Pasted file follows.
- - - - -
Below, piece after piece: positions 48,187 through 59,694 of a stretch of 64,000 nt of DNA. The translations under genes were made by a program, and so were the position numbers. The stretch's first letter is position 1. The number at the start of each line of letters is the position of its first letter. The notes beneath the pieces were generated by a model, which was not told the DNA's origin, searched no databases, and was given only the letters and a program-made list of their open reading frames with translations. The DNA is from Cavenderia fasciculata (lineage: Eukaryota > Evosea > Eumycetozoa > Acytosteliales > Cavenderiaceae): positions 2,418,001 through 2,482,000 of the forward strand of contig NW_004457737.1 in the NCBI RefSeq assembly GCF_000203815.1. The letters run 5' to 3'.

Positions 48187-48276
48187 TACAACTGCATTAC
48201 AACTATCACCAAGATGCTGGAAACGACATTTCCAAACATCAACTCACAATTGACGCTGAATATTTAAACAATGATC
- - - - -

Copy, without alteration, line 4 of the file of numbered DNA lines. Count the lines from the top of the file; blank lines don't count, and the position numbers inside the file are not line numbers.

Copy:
48201 AACTATCACCAAGATGCTGGAAACGACATTTCCAAACATCAACTCACAATTGACGCTGAATATTTAAACAATGATC